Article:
The ancient Indian myths resonating now

Indofuturism isn’t new but it is increasingly prevalent in popular culture. More and more creatives are concocting alternative realities based around Indian spirituality and folk customs, in a process that challenges Western visions of the future. “The discourse around futurism is often deeply rooted in Eurocentric ideas of the world,” says Sarathy Korwar, a London-based jazz musician who describes his latest album, Kalak, as “an Indofuturist manifesto”. Just like Afrofuturism, “Indofuturism is moving the focus to the Global South,” Korwar tells BBC Culture.

Other non-Western futurisms include Gulf Futurism, Sinofuturism, Indigenous Futurisms and of course, Afrofuturism, the catalyst for it all. Each of these philosophies possess varying visual languages and motivations but they all lay their own claim to modernity using an indigenous methodology. In Indofuturism, that means applying localised knowledge to alternative realities. On Kalak, Korwar’s polyrhythms are informed by India’s cyclical understanding of time. “In South Asia, culturally, we envisage our relationship to the future and the past in ideas of cyclicality,” the percussionist explains. “Time doesn’t have to flow in a line but can be understood to flow in a circle”. Korwar describes his music as “circular” alluding to a composition technique in which a song’s beginning and end are indistinguishable. This is evident on Kalak’s single, Utopia Is a Colonial Project, in which glistening synth lines both start and end the track. Music’s “inherent hierarchy”, ie reading notes from left to right and top to bottom, pushed him to think about a circular notation system instead.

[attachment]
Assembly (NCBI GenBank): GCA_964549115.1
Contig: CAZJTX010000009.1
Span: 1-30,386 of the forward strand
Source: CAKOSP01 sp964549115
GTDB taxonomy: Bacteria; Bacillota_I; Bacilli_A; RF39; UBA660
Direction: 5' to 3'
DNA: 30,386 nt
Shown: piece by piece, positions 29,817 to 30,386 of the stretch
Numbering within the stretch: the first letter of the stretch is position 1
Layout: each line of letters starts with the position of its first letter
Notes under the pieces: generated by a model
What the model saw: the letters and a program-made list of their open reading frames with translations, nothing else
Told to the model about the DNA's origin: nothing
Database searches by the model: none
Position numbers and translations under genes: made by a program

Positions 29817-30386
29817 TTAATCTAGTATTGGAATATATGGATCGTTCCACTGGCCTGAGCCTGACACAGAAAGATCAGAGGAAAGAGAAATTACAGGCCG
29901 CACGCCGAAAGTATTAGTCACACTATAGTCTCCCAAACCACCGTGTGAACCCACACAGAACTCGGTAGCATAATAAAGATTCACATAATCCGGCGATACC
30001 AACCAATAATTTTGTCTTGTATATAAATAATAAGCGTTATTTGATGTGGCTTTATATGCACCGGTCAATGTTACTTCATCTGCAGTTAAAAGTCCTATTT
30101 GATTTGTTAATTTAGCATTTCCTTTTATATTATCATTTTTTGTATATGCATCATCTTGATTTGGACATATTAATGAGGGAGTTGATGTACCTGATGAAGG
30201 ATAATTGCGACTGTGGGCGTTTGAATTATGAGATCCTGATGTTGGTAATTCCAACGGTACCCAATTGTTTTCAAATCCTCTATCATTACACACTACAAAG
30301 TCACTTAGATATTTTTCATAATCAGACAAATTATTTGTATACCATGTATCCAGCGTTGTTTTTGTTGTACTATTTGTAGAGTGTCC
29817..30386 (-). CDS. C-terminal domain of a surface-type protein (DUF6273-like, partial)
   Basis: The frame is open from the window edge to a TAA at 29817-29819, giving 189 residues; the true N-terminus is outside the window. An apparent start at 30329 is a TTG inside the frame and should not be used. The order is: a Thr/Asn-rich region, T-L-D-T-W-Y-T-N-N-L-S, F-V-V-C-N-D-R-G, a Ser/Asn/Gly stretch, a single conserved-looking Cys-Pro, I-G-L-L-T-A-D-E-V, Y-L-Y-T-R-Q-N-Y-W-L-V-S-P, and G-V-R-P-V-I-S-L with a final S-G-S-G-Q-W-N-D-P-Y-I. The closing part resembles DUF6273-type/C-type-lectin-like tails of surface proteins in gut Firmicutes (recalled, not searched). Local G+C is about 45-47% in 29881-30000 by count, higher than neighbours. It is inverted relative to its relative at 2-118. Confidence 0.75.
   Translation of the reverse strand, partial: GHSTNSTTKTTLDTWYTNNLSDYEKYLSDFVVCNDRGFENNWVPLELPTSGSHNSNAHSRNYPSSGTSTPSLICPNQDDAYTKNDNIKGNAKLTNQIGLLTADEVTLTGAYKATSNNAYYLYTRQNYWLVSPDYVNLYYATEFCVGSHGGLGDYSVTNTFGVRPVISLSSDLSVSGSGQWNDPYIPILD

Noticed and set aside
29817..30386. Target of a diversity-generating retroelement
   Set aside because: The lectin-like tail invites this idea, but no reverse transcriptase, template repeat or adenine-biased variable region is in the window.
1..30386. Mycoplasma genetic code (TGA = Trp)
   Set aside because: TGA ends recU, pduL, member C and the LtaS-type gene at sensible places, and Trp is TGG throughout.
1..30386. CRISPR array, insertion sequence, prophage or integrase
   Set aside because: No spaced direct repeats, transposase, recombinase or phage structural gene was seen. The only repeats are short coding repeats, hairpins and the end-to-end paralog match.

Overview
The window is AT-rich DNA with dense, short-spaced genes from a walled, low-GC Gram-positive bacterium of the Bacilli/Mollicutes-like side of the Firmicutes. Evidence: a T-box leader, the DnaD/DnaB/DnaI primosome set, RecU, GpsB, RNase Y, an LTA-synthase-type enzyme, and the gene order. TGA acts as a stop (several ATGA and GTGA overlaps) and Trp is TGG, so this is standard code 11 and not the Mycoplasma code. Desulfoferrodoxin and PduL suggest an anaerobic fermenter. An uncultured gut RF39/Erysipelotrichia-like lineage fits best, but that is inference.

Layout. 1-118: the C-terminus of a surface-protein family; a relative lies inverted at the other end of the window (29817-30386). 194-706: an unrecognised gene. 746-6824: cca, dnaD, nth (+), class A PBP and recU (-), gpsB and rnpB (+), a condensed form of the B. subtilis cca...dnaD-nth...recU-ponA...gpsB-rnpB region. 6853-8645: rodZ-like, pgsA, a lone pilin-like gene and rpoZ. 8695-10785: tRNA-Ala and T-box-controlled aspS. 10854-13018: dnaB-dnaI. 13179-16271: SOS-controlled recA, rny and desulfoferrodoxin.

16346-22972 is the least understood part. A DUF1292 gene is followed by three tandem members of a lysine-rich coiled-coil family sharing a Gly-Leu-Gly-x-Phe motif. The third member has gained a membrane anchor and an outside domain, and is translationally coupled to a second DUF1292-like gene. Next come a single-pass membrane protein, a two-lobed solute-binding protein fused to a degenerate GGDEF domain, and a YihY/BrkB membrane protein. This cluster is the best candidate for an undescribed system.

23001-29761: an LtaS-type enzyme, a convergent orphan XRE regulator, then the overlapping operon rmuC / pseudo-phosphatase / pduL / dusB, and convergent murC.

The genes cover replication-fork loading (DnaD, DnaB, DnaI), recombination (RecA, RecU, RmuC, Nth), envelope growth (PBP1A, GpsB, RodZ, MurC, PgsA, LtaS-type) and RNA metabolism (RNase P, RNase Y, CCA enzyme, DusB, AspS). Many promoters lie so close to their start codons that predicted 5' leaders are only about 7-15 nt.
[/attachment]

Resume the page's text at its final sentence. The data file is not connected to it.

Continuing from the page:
The word Kalak itself is also a palindrome, echoing the idea of continuous loops, while the album artwork features a circular symbol of sacred geometry. Several strains of Indian folk music are usually performed by a group of musicians sitting in a circle, and this communal aspect of music-making was another influence on Korwar, who describes his style as “future folk”. In this setting, a player’s role is fluid as they can be an audience member and performer at the same time, he explains. All these references are his way of breaking up the Western construct of linearity.

Origins of Indofuturism

It’s hard to locate the exact origins of Indofuturism. Some experts point to early Indian modernists such as poet and thinker Rabindranath Tagore who, in the late 1800s and early 1900s, sought to install a new form of education in West Bengal. His school, Santiniketan, integrated indigenous knowledge, nature, art and pan-Asian beliefs in an effort to create a curriculum that would surpass the British colonial model, and create a new generation of Indian free-thinkers. Begum Rokeya, a writer and political activist, also embodied Indofuturism in her early fiction. Her 1905 short story Sultana’s Dream depicts a society ruled by women who invent solar ovens, flying cars and cloud condensers that offer abundant clean water. Published at a time when widows were burned alongside their deceased husbands, the fictional work is an influential critique of patriarchal science, and one of India’s first examples of feminist science fiction. 

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